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Training improves in-home child care
MISSISSIPPI STATE -- Mississippi's in-home child-care businesses can take part in training to advance them to the next level in quality child care and in business techniques.
Mississippi State University's Extension Service offers the Nurturing Homes Initiative for home child-care providers. The Mississippi Department of Human Services' Office for Children and Youth funds the project, which is entering its second year in Mississippi.
"All children in child-care establishments deserve an environment that is nurturing and educationally supportive. We believe the Nurturing Homes Initiative supports in-home child-care environments and assists providers by bringing the training to them," said Angel Fason, NHI project director.
Fason said in the first year, the project enrolled 90 providers in 16 counties, including four served by the Alcorn State University Cooperative Extension Service. Participants ranged from reputable care establishments with many years of experience to newer providers just entering the business. This year, the project will be available to every county in Mississippi through the MSU Extension Service for up to 60 more child-care providers.
In 2001, Fason, project coordinator Mary Eddins and the Extension home economists in participating counties used an assessment tool based on national norms to provide supportive educational training and materials. Participants received home-learning packets with simple lesson plans including developmentally appropriate teaching methods on various topics.
"Lessons covered topics to improve the children's environment, such as health and safety, nutrition, language development, literacy establishment and various learning activities," Fason said. "From a business standpoint, we addressed issues such as money management and administration."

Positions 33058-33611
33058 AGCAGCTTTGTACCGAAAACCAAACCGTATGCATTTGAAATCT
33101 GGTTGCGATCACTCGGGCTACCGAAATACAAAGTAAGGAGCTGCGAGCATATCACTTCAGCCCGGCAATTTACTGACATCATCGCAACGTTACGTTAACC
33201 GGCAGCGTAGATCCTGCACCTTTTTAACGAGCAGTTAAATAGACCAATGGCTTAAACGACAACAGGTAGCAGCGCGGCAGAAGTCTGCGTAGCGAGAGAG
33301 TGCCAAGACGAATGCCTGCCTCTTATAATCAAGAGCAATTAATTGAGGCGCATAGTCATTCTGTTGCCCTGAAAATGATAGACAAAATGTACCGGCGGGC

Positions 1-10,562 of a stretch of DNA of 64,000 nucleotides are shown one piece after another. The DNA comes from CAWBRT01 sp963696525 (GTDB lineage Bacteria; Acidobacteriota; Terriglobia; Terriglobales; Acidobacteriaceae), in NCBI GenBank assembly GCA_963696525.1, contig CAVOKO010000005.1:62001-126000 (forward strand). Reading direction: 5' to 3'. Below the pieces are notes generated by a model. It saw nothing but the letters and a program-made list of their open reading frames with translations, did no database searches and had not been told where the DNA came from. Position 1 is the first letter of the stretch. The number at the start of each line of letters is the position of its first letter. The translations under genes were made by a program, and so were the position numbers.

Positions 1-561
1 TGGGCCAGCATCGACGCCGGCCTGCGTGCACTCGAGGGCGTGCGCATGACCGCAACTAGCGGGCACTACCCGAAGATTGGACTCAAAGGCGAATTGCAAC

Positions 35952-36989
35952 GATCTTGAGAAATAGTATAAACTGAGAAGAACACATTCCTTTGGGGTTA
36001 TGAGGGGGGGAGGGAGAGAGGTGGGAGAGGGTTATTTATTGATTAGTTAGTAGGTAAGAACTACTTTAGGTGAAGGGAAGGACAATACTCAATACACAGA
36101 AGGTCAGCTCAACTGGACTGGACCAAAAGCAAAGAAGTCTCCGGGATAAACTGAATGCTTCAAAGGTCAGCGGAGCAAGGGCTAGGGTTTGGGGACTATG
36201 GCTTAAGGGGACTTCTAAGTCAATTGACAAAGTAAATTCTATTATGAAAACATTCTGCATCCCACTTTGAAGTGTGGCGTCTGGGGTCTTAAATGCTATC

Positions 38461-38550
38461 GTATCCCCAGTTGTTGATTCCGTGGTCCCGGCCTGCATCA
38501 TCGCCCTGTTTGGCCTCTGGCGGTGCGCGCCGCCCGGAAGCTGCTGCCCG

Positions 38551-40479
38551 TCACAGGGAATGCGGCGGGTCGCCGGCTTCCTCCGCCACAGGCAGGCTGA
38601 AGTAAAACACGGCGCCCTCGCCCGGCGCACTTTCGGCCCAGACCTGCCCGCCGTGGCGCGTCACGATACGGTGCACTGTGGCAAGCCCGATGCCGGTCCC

First-year participants received additional technical assistance and the hardware for web-TV training in their homes. Some lessons are web-based, and additional support is available through the Internet.
Patricia Butler, owner of Patricia's Home Care in Pascagoula, worked 16 years in a larger day-care establishment before opening her business in her home in 1998. She said even though her business is located in her home, she wants it to be run as professionally as larger facilities.
"I am not a babysitter. I want to give the children what they need for a jump start on life and school," Butler said. "It's good (for the provider) to know the basics, but as time goes on, we have to be ready to meet new challenges."
In the first year, Butler learned about issues related to language development, including techniques to build vocabularies and enhance letter recognition. She also learned how to help children who have learning disabilities. Access to web-TV also has enabled her to find information on cultural events and to find activities to reinforce lessons.
"The program emphasized the importance of repetition and reinforcing lessons in different ways," Butler said. "You don't have to rush out and buy things. Home items can be recycled in arts and crafts activities and for educational purposes.
"It's just like being a doctor. Most of the training is on the job, but you have to keep up; what used to work, may not work as well anymore," Butler said. "My aim is to get better at what I do, and I know it works because of the positive feedback from parents."
Louise Davis, child and family development specialist with MSU's Extension Service, said last year's pre- and post-assessment scores revealed significant improvement in the quality of child care being provided at the participating child-care businesses. The original participants from the first year will continue to receive support through the program in 2002.
Davis said with funding for a second year, two additional coordinators have been hired to help with the statewide training. Providers can sign up for the Nurturing Homes Initiative through local county Extension offices.
For more information, contact: Angel Fason, (662) 325-3083